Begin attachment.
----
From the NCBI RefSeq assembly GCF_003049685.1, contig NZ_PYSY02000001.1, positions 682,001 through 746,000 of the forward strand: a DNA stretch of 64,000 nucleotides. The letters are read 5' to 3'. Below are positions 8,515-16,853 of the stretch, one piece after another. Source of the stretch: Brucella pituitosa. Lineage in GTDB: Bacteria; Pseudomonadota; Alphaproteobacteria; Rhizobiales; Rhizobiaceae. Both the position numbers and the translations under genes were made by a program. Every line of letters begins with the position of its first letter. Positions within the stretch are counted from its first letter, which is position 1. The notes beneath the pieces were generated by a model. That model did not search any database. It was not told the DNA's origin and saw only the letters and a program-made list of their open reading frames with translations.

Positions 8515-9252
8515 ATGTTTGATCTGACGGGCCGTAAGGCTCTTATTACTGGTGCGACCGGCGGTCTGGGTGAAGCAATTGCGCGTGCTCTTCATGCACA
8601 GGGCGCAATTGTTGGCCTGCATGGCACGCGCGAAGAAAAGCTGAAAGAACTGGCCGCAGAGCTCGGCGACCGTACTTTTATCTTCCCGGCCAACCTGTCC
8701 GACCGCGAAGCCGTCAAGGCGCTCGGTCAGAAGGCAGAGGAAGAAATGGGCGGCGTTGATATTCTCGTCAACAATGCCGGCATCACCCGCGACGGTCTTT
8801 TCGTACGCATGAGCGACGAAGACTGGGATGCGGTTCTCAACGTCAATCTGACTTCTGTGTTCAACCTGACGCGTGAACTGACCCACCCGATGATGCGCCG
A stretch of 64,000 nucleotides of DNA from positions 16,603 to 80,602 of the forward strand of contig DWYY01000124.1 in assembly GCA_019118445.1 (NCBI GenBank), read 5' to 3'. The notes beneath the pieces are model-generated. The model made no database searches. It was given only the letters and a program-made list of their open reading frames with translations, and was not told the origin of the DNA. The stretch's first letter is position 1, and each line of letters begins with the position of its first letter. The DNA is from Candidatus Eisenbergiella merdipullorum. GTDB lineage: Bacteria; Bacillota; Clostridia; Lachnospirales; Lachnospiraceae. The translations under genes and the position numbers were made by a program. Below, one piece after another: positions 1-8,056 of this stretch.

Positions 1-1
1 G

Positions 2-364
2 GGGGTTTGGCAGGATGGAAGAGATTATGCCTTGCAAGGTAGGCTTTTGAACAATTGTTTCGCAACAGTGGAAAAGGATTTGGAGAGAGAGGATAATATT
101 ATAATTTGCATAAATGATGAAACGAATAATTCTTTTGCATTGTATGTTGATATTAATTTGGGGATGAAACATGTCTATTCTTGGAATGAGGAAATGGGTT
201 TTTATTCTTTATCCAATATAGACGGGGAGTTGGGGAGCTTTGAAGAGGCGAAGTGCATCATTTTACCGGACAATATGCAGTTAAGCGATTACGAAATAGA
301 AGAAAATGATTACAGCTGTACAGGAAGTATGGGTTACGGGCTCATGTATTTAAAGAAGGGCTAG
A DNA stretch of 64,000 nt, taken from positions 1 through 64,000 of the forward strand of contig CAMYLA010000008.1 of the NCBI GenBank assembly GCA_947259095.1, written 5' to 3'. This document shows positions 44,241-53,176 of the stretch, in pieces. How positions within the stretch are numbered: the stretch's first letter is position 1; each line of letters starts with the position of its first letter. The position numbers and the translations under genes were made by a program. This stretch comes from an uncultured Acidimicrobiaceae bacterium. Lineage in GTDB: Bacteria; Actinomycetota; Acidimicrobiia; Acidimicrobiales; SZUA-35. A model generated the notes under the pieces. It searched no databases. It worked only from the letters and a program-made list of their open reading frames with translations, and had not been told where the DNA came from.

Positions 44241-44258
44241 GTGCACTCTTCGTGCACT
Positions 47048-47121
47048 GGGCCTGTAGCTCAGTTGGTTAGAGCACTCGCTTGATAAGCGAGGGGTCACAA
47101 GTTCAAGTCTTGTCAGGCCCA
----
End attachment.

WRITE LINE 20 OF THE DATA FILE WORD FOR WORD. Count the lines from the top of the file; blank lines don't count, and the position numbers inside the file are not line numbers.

47101 GTTCAAGTCTTGTCAGGCCCA